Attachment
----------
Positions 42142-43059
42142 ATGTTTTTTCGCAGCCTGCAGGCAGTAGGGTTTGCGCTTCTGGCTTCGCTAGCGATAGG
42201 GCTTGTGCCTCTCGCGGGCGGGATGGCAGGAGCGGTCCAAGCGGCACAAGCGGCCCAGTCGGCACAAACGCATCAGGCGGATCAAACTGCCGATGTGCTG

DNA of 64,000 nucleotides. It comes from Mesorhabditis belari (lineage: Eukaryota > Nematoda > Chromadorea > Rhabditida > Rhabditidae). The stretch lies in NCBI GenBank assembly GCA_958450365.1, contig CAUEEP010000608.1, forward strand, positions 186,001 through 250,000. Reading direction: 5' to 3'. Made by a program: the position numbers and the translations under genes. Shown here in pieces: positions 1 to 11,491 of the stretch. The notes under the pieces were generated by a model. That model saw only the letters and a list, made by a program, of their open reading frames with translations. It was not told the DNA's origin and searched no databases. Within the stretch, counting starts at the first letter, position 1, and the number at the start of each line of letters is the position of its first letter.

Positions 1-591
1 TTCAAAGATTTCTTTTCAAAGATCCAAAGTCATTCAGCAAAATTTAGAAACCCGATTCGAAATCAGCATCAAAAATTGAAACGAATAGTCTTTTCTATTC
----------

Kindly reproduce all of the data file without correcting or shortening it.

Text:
Positions 42142-43059
42142 ATGTTTTTTCGCAGCCTGCAGGCAGTAGGGTTTGCGCTTCTGGCTTCGCTAGCGATAGG
42201 GCTTGTGCCTCTCGCGGGCGGGATGGCAGGAGCGGTCCAAGCGGCACAAGCGGCCCAGTCGGCACAAACGCATCAGGCGGATCAAACTGCCGATGTGCTG

DNA of 64,000 nucleotides. It comes from Mesorhabditis belari (lineage: Eukaryota > Nematoda > Chromadorea > Rhabditida > Rhabditidae). The stretch lies in NCBI GenBank assembly GCA_958450365.1, contig CAUEEP010000608.1, forward strand, positions 186,001 through 250,000. Reading direction: 5' to 3'. Made by a program: the position numbers and the translations under genes. Shown here in pieces: positions 1 to 11,491 of the stretch. The notes under the pieces were generated by a model. That model saw only the letters and a list, made by a program, of their open reading frames with translations. It was not told the DNA's origin and searched no databases. Within the stretch, counting starts at the first letter, position 1, and the number at the start of each line of letters is the position of its first letter.

Positions 1-591
1 TTCAAAGATTTCTTTTCAAAGATCCAAAGTCATTCAGCAAAATTTAGAAACCCGATTCGAAATCAGCATCAAAAATTGAAACGAATAGTCTTTTCTATTC